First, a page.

Other projects have been suggested in recent years to bring in more water from the Western Slope as allowed under the Colorado Compact, but have been blocked by Western Slope concerns. Front Range communities already divert nearly 500,000 acre-feet annually, but even more is available for in-state development.
“Colorado has not been able to use its full compact obligation, because nobody’s been able to figure out how the hell to do that,” Million said.
In working on his master’s thesis, as yet unpublished, Million found himself one evening in the CSU Morgan Library looking at maps of the state and was drawn to the Green River.
“It’s the only river that flows into Colorado, and then out again,” Million said. “I kept thinking, ‘Is this an environmentally sound project?’ ”
His conclusion: Yes.
Million said his project would add water to Colorado’s supply from a watershed that stretches far north of the state with different snowfall and runoff patterns. The pipeline would be a minimal disturbance to the environment and follow the route of existing natural gas pipelines. The five pumping stations along the way would be fueled by natural gas to avoid demands on the power grid.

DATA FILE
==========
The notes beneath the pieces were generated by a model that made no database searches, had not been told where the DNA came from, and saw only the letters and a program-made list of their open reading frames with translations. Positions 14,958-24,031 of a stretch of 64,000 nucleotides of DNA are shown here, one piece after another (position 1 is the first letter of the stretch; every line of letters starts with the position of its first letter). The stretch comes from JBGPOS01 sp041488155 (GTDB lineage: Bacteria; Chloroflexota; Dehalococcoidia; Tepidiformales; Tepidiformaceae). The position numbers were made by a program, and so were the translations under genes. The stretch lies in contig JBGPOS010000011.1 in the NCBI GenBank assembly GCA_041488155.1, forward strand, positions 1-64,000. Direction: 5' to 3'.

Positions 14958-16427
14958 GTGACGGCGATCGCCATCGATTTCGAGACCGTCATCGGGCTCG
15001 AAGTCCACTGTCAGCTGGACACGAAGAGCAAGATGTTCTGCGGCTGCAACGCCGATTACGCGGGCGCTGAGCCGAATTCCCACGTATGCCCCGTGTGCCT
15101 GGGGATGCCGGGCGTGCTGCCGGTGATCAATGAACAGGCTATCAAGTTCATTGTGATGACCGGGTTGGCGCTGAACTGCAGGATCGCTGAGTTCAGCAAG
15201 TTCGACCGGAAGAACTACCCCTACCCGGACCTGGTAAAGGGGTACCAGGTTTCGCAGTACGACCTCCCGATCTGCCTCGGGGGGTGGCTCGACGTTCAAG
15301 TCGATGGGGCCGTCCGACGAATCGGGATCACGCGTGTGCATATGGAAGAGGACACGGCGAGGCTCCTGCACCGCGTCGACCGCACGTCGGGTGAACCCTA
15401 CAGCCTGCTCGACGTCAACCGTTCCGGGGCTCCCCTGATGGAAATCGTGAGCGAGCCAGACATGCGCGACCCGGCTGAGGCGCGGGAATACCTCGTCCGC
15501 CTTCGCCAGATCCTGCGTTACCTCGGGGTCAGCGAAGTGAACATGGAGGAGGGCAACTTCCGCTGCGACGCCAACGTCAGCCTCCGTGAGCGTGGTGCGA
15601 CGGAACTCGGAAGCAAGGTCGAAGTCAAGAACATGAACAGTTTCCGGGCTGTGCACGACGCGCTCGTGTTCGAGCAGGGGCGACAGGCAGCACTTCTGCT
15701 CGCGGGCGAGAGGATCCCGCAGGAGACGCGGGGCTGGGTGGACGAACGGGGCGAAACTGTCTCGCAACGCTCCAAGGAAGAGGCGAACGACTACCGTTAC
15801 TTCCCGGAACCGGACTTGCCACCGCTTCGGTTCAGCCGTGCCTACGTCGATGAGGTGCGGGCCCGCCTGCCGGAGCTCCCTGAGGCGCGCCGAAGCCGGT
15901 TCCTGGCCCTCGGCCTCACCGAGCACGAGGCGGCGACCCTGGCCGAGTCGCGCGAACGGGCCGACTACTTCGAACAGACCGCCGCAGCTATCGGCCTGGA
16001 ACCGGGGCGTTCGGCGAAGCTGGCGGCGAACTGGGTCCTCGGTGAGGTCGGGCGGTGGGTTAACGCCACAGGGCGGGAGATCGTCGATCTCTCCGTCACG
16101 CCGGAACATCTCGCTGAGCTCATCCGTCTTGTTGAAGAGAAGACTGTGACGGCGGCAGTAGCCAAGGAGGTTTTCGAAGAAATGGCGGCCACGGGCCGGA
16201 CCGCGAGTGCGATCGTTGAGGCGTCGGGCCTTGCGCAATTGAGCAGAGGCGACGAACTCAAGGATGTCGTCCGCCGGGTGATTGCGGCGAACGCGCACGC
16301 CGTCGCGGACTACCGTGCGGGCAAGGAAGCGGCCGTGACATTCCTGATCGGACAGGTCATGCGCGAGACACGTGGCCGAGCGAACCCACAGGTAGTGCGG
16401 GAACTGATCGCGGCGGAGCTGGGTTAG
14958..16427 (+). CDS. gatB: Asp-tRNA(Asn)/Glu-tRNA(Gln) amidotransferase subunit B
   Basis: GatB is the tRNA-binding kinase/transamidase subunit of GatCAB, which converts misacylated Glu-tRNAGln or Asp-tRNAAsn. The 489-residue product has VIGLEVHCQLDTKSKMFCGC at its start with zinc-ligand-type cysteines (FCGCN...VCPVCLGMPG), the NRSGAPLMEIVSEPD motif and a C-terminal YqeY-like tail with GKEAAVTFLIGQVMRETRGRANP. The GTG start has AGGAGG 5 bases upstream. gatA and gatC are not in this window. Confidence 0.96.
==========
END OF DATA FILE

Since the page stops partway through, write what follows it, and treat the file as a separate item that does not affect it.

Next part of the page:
An environmental impact statement on Flaming Gorge released in February showed the need for some changes in releases of water from the dam, none of which would conflict with the project, Million said.
No new reservoirs would necessarily be built along the route, but there are existing reservoirs that could be incorporated, Million said.
“The project would give the flexibility to put reservoirs where they should be, not where they must go,” Million said.
Million envisions a pricing structure that takes into account prevailing prices for water in various markets, rather than a one-size-fits-all scheme.
“Each city has to look at the opportunity cost and if it meets their fiduciary responsibility and timing,” Million said. “Ultimately, what cities will look at is if this provides a firm yield and the quality of the water they need.”
The pipeline would begin to branch off into smaller lines in the Denver Metro area and could stretch as far south as Colorado Springs, Million said. It also could be part of the solution to recharging the Denver Basin aquifer.
Since transbasin water can be used to extinction, Million said the project would emphasize conservation measures and water recycling.
Besides relieving pressure on agriculture from sales to cities, Million said some of the water in the pipeline would be available for sale to agriculture, potentially helping with problems like those faced by South Platte farmers who can’t afford to buy water for augmentation.
Ag users might also be able to use return flows from cities, he said.
“I think this project would strengthen the ties between cities and the ag community,” Million said. “Rotational crop plans are a short-term Band-Aid and coming from an ag background I’m in a position to understand that better. It’s like they say, ‘We want to rent your house for two months out of the year.’ But the result is that agriculture won’t be as flexible and it could hurt estate values.”